Last-min TMC letter holds up pension bill decision | business | Hindustan Times
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Last-min TMC letter holds up pension bill decision

A late Wednesday evening letter from Trinamool Congress leader and railway minister Mukul Roy to Prime Minister Manmohan Singh and finance minister Pranab Mukherjee derailed the pension fund bill at the union cabinet meeting on Thursday. Saubhadra Chatterji reports.

business Updated: Jun 08, 2012 09:43 IST
Saubhadra Chatterji
pension bill

A late Wednesday evening letter from Trinamool Congress leader and railway minister Mukul Roy to Prime Minister Manmohan Singh and finance minister Pranab Mukherjee derailed the pension fund bill at the union cabinet meeting on Thursday.

Clearing key amendments to the Pension Fund Regulatory and Development Authority (PFRDA) Bill, 2011 was the UPA government’s first economic reforms initiative after it faced heat over policy paralysis from the Congress Working Committee three days ago.

According to sources, cabinet secretary Ajit Seth merely said “item number three (pension bill) is deferred” even as some ministers at the cabinet meeting looked at each other and Mukherjee remained silent.

The bill was deferred just a day after the Prime Minister held a meeting and set deadlines for projects to give a boost to infrastructure and reverse the economic slowdown. Roy, who heads a key infrastructure sector, was absent from the meeting.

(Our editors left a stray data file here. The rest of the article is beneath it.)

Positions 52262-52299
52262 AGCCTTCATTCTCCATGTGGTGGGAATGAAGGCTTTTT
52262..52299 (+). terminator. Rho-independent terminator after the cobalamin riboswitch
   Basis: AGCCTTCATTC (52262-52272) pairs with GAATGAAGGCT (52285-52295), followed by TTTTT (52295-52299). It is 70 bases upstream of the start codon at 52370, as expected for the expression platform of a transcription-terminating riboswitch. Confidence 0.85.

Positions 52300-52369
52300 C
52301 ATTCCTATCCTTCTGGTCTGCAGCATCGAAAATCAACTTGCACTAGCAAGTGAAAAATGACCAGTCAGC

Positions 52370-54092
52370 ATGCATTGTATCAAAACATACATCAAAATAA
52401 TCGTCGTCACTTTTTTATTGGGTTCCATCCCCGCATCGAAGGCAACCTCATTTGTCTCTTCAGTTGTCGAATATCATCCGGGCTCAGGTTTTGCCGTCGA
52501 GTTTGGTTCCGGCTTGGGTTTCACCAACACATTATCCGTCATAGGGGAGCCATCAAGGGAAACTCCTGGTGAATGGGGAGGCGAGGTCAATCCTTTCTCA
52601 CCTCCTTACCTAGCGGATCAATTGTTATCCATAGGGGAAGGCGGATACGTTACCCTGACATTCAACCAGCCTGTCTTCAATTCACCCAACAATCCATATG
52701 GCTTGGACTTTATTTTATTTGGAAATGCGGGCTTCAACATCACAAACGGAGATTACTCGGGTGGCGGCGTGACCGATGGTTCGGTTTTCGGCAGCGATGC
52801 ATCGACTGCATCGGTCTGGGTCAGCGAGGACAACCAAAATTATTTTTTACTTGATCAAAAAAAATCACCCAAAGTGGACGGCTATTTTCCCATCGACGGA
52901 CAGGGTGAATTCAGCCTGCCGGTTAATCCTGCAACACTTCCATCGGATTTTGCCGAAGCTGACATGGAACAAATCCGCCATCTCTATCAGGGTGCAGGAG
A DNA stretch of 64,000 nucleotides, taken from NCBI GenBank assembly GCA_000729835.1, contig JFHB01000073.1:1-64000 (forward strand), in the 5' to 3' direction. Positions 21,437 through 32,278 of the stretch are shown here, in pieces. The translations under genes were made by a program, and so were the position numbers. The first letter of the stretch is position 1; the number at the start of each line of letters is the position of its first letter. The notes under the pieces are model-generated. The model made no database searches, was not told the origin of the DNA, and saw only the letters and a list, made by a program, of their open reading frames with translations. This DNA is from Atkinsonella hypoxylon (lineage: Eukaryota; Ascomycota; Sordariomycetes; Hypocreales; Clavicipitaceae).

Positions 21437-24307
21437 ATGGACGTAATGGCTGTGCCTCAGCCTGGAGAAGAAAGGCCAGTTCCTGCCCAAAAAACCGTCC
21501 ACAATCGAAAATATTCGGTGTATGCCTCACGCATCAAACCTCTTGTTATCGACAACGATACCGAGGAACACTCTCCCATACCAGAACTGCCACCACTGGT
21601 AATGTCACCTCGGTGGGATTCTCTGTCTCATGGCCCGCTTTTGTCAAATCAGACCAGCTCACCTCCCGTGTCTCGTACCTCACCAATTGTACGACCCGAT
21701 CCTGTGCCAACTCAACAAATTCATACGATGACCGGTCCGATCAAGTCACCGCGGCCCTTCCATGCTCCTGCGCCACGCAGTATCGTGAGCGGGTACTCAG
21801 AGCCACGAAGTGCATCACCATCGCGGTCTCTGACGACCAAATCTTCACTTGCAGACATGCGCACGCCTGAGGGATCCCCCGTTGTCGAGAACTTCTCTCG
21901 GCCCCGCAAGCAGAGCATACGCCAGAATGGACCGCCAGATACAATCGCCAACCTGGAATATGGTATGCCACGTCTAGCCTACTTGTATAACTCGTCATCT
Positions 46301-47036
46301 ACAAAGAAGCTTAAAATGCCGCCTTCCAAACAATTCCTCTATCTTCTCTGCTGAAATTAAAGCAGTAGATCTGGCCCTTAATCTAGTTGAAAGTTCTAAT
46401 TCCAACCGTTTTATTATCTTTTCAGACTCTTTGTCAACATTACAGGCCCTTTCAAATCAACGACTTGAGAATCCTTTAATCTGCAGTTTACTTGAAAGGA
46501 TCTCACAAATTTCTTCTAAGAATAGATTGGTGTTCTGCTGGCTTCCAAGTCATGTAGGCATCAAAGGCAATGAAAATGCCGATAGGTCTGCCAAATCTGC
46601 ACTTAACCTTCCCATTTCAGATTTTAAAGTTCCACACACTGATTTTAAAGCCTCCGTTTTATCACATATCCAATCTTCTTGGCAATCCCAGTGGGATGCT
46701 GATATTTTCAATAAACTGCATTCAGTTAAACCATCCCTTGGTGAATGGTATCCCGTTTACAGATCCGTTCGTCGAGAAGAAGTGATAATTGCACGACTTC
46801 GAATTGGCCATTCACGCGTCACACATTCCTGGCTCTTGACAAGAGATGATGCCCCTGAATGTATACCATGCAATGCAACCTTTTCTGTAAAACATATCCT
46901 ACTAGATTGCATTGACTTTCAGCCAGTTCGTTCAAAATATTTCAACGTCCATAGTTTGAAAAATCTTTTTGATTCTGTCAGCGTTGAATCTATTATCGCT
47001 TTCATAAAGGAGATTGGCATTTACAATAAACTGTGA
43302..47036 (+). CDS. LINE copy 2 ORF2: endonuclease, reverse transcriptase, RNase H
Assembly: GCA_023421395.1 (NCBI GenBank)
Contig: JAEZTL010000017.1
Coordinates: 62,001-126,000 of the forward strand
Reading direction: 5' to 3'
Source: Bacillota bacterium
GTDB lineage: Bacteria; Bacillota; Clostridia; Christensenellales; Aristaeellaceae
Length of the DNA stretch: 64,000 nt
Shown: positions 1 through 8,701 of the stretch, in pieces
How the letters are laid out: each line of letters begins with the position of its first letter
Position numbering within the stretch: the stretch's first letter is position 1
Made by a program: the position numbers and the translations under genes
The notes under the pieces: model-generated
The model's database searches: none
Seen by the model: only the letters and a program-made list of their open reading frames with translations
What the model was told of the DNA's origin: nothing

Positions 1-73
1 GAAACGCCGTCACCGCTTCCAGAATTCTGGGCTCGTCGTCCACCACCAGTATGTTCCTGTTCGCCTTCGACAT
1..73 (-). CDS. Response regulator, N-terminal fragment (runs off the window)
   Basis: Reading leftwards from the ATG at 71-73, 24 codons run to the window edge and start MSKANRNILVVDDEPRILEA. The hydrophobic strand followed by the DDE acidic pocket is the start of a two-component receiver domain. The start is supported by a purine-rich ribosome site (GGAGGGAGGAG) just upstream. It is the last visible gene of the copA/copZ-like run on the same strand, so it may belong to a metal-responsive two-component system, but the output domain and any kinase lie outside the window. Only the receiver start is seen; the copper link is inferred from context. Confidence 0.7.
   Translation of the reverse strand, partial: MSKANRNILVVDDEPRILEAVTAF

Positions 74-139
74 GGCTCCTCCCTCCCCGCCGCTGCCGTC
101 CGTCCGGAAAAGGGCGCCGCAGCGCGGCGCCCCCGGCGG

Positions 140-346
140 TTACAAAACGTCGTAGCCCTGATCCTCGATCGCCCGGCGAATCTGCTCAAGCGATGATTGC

Roy’s letter to Singh and Mukherjee said Trinamool chief Mamata Banerjee feels the bill should not be pushed without “broad-based political consensus”.

In December 2011, a similar letter from Banerjee — then railway minister — had forced the government to drop the item from its cabinet agenda.

Roy’s letter also said there was no Trinamool representative in the parliamentary standing committee on finance when the bill was discussed last year.

The railway minister was present at Thursday's meeting but kept quiet on the issue.

The amendments to the PFRDA bill aim to retain the cap on foreign direct investment at 26%. It allows the pensioner to demand minimum assured returns on his money.

Some cabinet members feel the Trinamool Congress should be given a deadline to express its views and a final call taken on the bill, which has been stuck in Parliament since last year even though the BJP is ready to pass it.